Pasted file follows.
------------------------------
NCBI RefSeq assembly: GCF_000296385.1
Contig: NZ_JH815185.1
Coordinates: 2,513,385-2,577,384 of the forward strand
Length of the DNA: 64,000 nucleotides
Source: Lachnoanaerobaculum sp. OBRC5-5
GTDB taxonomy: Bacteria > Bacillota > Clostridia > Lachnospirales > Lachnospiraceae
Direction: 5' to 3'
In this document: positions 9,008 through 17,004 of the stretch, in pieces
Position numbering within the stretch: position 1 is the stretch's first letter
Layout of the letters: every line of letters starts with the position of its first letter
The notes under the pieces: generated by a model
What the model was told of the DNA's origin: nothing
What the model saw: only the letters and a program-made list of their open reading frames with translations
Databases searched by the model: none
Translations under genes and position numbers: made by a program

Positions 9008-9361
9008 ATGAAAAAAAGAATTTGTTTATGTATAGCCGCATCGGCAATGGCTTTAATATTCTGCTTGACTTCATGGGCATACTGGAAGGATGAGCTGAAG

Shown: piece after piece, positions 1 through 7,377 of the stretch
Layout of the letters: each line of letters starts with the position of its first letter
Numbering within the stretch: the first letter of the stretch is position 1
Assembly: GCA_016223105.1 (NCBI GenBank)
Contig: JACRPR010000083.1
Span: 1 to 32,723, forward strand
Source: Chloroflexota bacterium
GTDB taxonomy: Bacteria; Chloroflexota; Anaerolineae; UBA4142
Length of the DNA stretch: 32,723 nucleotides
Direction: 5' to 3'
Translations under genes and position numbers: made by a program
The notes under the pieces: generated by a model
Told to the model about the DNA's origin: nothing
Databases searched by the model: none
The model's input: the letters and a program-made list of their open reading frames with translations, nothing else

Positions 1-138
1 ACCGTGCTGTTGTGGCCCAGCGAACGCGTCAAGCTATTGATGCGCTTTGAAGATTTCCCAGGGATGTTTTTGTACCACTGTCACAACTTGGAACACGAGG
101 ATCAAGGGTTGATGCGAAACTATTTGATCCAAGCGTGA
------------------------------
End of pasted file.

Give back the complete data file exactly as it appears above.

NCBI RefSeq assembly: GCF_000296385.1
Contig: NZ_JH815185.1
Coordinates: 2,513,385-2,577,384 of the forward strand
Length of the DNA: 64,000 nucleotides
Source: Lachnoanaerobaculum sp. OBRC5-5
GTDB taxonomy: Bacteria > Bacillota > Clostridia > Lachnospirales > Lachnospiraceae
Direction: 5' to 3'
In this document: positions 9,008 through 17,004 of the stretch, in pieces
Position numbering within the stretch: position 1 is the stretch's first letter
Layout of the letters: every line of letters starts with the position of its first letter
The notes under the pieces: generated by a model
What the model was told of the DNA's origin: nothing
What the model saw: only the letters and a program-made list of their open reading frames with translations
Databases searched by the model: none
Translations under genes and position numbers: made by a program

Positions 9008-9361
9008 ATGAAAAAAAGAATTTGTTTATGTATAGCCGCATCGGCAATGGCTTTAATATTCTGCTTGACTTCATGGGCATACTGGAAGGATGAGCTGAAG

Shown: piece after piece, positions 1 through 7,377 of the stretch
Layout of the letters: each line of letters starts with the position of its first letter
Numbering within the stretch: the first letter of the stretch is position 1
Assembly: GCA_016223105.1 (NCBI GenBank)
Contig: JACRPR010000083.1
Span: 1 to 32,723, forward strand
Source: Chloroflexota bacterium
GTDB taxonomy: Bacteria; Chloroflexota; Anaerolineae; UBA4142
Length of the DNA stretch: 32,723 nucleotides
Direction: 5' to 3'
Translations under genes and position numbers: made by a program
The notes under the pieces: generated by a model
Told to the model about the DNA's origin: nothing
Databases searched by the model: none
The model's input: the letters and a program-made list of their open reading frames with translations, nothing else

Positions 1-138
1 ACCGTGCTGTTGTGGCCCAGCGAACGCGTCAAGCTATTGATGCGCTTTGAAGATTTCCCAGGGATGTTTTTGTACCACTGTCACAACTTGGAACACGAGG
101 ATCAAGGGTTGATGCGAAACTATTTGATCCAAGCGTGA